I've heard it said that the Vista Outlook named Hells Kitchen on Highway 4 above Dorrington is called that because it is a fire chimney. If fire hits that canyon, so the story goes, it will burn clear into Nevada. The canyon sides are steep and machinery has no access. We escaped the 97* heat by traveling to higher elevations and into Hells Kitchen.
At Bear Valley Lodge, in front of the fireplace, we stopped a moment. The lodge has a museum and many interesting photos, one of Monte Wolf near his cabin, and some of the Blood family that first settled there and had a toll station. Mt. Reba is named for Blood's daughter, Reba.
The ski runs have an entirely different beauty in summer.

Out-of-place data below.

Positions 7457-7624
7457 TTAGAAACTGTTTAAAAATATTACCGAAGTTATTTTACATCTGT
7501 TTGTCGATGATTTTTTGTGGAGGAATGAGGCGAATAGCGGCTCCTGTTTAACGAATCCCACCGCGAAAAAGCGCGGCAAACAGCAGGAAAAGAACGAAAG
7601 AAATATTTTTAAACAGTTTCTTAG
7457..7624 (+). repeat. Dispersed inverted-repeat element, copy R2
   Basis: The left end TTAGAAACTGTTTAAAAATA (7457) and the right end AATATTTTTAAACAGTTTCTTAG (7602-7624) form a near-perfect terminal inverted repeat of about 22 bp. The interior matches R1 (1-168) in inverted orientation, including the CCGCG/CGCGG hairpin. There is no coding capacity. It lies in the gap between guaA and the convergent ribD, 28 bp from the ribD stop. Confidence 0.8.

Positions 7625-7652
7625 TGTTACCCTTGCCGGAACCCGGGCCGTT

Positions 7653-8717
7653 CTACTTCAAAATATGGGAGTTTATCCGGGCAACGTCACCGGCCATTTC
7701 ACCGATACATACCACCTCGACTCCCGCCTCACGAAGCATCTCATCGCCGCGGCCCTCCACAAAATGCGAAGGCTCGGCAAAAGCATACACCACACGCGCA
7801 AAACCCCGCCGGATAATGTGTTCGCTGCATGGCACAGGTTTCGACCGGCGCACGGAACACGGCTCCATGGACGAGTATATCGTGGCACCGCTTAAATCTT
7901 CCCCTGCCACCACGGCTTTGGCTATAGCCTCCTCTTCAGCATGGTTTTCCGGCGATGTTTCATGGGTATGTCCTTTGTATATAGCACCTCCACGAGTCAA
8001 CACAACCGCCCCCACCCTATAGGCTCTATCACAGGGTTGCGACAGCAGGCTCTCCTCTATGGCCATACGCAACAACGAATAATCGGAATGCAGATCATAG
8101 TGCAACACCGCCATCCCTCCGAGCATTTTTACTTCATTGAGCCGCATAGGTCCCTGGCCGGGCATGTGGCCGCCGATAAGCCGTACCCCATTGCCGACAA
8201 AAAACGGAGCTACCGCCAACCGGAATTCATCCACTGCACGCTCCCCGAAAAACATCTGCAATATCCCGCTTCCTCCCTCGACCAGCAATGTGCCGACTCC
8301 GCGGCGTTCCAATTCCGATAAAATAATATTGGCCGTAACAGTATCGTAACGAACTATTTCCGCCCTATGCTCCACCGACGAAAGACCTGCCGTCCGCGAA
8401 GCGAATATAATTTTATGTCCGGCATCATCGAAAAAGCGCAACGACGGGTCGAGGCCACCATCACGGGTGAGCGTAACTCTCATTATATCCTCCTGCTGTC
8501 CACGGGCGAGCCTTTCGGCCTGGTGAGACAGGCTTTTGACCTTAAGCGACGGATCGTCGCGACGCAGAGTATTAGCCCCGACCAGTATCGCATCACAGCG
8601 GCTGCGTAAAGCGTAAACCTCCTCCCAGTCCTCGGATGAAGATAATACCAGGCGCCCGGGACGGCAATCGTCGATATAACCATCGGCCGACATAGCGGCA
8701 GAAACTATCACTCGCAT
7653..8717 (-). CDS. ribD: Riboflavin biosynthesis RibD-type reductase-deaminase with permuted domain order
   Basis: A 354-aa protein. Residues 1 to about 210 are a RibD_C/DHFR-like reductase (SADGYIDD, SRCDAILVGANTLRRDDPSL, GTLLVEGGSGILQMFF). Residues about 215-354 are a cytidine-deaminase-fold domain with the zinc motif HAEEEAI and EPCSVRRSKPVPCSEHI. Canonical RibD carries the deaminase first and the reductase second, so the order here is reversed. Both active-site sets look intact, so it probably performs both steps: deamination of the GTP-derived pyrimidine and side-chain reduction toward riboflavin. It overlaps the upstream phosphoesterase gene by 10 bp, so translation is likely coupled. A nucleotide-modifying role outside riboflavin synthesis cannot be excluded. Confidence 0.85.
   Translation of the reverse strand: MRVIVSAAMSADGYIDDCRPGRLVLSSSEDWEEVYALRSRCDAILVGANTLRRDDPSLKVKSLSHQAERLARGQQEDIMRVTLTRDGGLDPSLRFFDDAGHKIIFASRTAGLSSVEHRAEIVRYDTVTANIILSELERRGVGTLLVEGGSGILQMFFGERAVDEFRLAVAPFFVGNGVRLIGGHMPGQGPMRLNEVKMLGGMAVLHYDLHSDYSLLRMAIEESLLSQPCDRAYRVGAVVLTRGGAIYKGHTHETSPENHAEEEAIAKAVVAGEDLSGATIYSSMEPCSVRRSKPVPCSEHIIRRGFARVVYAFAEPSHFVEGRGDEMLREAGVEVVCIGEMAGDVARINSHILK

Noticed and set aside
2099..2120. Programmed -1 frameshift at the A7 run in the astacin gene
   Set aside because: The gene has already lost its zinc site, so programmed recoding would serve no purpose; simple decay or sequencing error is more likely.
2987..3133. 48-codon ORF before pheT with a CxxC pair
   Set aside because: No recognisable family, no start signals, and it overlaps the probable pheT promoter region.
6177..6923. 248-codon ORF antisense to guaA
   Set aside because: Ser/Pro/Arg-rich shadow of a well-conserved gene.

Our destination was the cooling waters of Lake Alpine. The water level was down- the result of another drought, but the pristine waters and beautiful granite rocks did not disappoint. Richard and Bernice, both managed a hike. The ducks were tame so we knew they were used to being fed. Pat is a bird person and, she raises exotic birds, and they seem to sense that she would feed them. She did!
We arrived at the Logging Museum in Arnold/White Pines in time for me to connect with an old friend, John Hoffstetter who gave us a tour of this wonderful facility with many details and insights of the trade. My guests from Michigan with logging in their background could identify with the Michigan California alliance, a company formed by a Michigander named Stephenson and a California counterpart. The old equipment brings back memories for all of us. My dad logged as well.
Our last stop was Quyle Kilns where Delores Quyle-Mast gave us a tour of the clay making process.